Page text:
• jennyrae

    Hi there – first, congrats on your internship. It depends on your geography and the types of clients/projects you end up leading. You could transfer into McKinsey BTO more easily than strategy – but Accenture technology to strategy isn’t a clear parallel path. Email us for more details.

  • Karl

    You know, Tallinn is probably more developed then Johannesburg.

  • MBB Associate

    As an MBB consultant I want to disagree with #2 being a myth:

    “#2 Consulting travel means a frantic, neverending procession of deadlines. You’ll be building Powerpoint Presentations on a trans-Pacific flight thru the night, land in Foreign Country A and rush to the client where you’re already 15 minutes late for the crucial meeting.”
    I had a 4-month long project where every Monday we would meet in the airport at around 6AM, our manager would give us our work and keep us busy till our flight left before 7, we would work on the entire flight and give him updates mid-flight so that he could “steer” us, then we would land in another country near our client, get in a taxi, and spend the entire taxi ride working, arrive at the client, give the presentation immediately, then work till around 11PM, go to our hotels, keep working till 1AM, then get up the next day at 7 and keep going at this pace.Rather than “stressful flight working” happening 2-3 times over 2-3 months, it happened 2 times a week, 4 months straight, with a few weeks involving more travel and having it happen more often.This definitely was not a myth for me and a fact of life. Perhaps not everyone has an equally shitty experience, but I certainly did.

  • MBB Associate

    Estonia also has higher per-capita than China, does not mean that Tallinn is more developed than Beijing.

    The fact is that while South Africa, as a whole, is not very developed, Johannesburg is a business and economic emporium that is extremely developed. The city of Johannesburg, where I’ve worked for 3 months, certainly has all the amenities, entertainment, night life, infrastructure, and businesses that you would expect from a global metropolis. Johannesburg > Tallinn, your relative per-capita GDP’s notwithstanding.

  • Sean

    Agreed. And the girls are far more attractive.

  • Sean

    Just for my own curiosity – was this for a Private Equity focused team?  I only ask because I’m considering a role at an MBB that would be PE focused.

  • Mark

    This has to be written by an American…. Talin Estonia is now one of the Go To destinations in the Baltic region…. And Estonia will be at 75 percent EU wealth average by 2020. As a South African living in the UK and a management consultant I know where I would rather go….

  • Weathered Consultant

    One of the key KPIs is ‘billability’ or ‘utilisation. Smtg. around the 80% mark. Go figure!

  • jennyrae

    Hey Ben – I can speak from my experience at Bain. We had a budget, so if we wanted to buy a cheaper ticket that wove in a weekend, we were able to do that. However, firms frequently change their policies on travel, and we wouldn’t recommend alternative for any part of your first three months at the firm.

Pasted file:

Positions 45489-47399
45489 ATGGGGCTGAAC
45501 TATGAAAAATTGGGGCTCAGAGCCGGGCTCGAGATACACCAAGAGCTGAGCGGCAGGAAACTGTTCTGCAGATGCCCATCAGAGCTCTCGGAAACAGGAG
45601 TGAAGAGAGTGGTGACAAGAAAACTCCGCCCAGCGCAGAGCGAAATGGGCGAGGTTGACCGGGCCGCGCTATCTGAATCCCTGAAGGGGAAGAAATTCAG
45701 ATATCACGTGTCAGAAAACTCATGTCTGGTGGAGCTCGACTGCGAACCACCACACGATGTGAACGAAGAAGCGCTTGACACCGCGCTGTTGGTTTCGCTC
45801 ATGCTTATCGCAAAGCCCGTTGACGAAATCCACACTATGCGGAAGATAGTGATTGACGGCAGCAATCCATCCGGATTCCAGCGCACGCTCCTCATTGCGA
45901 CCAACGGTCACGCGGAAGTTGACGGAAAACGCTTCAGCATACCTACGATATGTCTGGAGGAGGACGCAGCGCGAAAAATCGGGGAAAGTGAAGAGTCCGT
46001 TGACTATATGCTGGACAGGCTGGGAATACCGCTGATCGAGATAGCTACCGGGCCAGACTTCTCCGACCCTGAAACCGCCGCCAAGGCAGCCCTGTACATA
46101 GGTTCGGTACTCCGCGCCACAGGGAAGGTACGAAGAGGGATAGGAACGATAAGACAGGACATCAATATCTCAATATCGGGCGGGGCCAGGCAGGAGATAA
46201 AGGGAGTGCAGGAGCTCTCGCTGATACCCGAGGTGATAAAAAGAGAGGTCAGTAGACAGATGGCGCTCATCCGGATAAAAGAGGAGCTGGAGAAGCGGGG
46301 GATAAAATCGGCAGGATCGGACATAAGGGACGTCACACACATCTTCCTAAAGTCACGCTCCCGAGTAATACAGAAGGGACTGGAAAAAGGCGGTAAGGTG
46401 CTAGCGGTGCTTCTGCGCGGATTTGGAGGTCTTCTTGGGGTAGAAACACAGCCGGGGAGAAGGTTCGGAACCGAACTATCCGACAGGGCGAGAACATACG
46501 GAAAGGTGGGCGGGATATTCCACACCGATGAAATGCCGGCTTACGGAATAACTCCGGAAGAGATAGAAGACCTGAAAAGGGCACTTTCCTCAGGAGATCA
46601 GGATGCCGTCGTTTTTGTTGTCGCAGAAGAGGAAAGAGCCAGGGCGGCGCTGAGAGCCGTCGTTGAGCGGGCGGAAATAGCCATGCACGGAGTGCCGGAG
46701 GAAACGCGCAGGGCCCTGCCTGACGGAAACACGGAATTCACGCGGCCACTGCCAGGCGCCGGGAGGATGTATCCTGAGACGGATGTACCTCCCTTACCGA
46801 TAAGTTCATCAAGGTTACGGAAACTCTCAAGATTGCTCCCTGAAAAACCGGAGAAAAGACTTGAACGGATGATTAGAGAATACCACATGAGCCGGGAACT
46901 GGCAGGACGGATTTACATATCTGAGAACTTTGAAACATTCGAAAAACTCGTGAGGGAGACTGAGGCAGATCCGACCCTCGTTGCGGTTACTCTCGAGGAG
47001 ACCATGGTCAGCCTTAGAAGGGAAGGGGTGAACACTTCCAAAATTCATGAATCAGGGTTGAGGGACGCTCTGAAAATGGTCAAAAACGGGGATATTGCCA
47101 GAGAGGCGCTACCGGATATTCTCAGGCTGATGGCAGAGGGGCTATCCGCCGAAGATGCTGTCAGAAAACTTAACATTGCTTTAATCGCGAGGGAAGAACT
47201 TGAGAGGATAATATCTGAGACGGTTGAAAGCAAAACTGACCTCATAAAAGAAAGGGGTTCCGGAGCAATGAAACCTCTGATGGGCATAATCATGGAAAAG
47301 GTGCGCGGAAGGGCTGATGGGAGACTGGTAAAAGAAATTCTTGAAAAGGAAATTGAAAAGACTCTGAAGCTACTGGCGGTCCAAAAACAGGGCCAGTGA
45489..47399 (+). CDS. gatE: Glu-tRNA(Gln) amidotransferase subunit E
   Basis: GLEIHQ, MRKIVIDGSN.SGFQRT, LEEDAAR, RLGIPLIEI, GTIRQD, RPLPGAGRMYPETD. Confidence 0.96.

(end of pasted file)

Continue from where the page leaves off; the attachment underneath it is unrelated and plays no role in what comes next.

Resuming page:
• Dave

    I am considering a consultant career but I’d like to get your opinion on whether I should go for it. I have 3 year work experience as Software System Engineer for DoD Aerospace industry. I have a bachelor in Computer Engineering and a MBA, none of these two degree from a super prestigious school like Wharton or MIT. I am 27, single, no family ties, looking for more travel and personal growth opportunity. My Engineering job pay me quite a lot, and promising promotion to management which will have significant raise, but I know management too well to know it’s not going to be my thing. So, i am considering entrepreneurship or consulting. Do you have any advise for me.

  • MC Team

    Check your e-mail Dave. We’ve responded there.

  • Jubilee

    The first 3 myths happen to be 100% true if you work for EY

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  • Dicks

    Guys this article is not written to compare or fight over countries – just examples, just read it as Testonia and Aouth Safrica and move on, pls.

  • Grace Kadzere

    @Jonas, unless you work for the crappiest consulting firm can you worry about staying alive in Johannesburg. I live here and have worked with non-South African consultants, and most of them get housed in the northern suburbs where you have more grass and trees than New York. And having traveled to the Middle East, North America and most of Africa for work, Johannesburg is way better than a lot of places. No consulting company from the BBM to the Big 4 actually do any work in the shanty areas where crime is high! Most of their business is around Rosebank and Sandton, look those up and let me know what you think, because those areas do not in any way look like Africa, if you’ve explored Africa beyond one city. Johannesburg is made up of three classes and that translates to the business sector as well. Am still to hear of a consulting firm that ever did work in the less developed areas of Johannesburg or where their consultants had to worry about staying alive.

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  • Management Consultant

    Hi, thank you for this very informative blog! I like to hear you shed some light on the management consultancy practice in KPMG. Does it match up to the other firms listed here?

  • jim

    i.e., Bain…..